Old Souls

By Austin B. Hahn

I’m from the “old soul” generation. One value that we hold differently is how we spend our time. I’m not talking about the time on the clock, but how a person spends the time of their life. Spending the time of our lives with the ones that we love, (such as family, friends, secret lovers, people on the street that we see once in a while who get us laughing, etc.), is the most important to us. We enjoy doing this. Young souls see time as a commodity or something invented by nature designed to help better their own lives. When there’s a time conflict that offsets the balance between work and family or play, old souls will usually try to accommodate the latter. We understand that status, career, and money are transitory.

While we do like to invest in our financial well-being to secure our future for when we reach old age, we never forget that the memories with the ones that we love will last forever. Young souls would argue, “Yeah, but work comes first,” or, “I can spend time with them later.” Old souls know that the time they have on earth is limited. We don’t live as if we’re never going to die. We’re aware that someday we’ll be in a cemetery buried underground or cremated.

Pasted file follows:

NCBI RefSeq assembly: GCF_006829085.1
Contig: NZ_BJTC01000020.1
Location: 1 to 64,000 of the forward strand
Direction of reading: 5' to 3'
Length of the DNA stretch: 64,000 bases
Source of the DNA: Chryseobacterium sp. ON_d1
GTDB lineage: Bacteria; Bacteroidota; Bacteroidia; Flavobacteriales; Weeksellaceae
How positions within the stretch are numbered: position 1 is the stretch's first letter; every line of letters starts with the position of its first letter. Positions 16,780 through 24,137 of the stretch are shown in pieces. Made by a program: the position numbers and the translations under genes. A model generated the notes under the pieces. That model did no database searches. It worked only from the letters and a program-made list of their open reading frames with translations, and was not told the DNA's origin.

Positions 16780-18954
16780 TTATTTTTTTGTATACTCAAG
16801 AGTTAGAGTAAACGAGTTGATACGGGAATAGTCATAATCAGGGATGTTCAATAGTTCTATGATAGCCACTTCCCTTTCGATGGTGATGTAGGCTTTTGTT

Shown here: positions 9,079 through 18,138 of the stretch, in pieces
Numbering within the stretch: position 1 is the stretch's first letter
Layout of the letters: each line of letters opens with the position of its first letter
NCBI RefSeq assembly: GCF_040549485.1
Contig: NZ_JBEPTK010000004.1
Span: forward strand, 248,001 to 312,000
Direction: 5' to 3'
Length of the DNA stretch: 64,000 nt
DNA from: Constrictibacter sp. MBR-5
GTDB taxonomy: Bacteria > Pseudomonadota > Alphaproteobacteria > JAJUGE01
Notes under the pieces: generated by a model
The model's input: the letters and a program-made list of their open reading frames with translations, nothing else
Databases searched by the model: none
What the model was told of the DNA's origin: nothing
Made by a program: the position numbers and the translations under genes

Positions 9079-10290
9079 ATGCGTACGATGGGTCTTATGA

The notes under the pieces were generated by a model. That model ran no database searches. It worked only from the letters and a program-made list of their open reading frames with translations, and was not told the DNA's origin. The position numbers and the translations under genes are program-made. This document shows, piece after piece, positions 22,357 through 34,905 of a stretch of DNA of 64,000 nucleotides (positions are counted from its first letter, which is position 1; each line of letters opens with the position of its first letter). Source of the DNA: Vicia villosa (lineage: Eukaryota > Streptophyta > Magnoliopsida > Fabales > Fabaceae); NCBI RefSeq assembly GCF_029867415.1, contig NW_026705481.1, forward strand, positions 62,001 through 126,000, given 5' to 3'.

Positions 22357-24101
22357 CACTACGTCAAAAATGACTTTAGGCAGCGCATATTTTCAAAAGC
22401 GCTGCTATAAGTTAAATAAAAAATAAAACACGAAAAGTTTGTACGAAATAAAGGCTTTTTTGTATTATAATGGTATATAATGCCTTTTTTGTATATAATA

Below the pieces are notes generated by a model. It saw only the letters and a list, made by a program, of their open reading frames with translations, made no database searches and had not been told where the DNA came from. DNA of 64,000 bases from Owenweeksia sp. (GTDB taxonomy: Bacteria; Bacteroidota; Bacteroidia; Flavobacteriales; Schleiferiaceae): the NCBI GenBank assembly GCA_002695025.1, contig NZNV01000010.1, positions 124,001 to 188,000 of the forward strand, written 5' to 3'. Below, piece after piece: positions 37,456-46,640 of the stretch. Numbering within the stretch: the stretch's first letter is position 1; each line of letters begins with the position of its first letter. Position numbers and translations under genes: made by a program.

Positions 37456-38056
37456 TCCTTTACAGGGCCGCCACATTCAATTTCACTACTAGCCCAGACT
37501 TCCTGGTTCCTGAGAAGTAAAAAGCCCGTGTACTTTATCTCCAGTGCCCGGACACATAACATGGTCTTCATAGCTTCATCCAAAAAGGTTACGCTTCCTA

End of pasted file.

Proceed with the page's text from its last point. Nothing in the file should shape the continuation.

Whenever there’s a time conflict, old souls acknowledge that they cannot waste time in an everlasting eternity. There’s only your time that you are wasting.

To illustrate my point, when I was old, in a previous incarnation, I experienced a sense of failure after looking back at my lifetime of “hard work” once I realized it would soon be forgotten by the world. No one would remember the work I did, but everyone would remember how they felt about me. I recall in my retrospective thoughts, “I had worked so hard, but for what, though?”

Most young souls don’t realize that after a lifetime spent looking out for their own interests, they will feel that the time of their lives were meaningless and that they failed upon entering their final years.

When old souls approach the issue of time, they choose what they know would give their life meaning. They choose to share it as opposed to using it for their own gain. This knowledge may help to explain how experiences from previous lives affect how people approach time.


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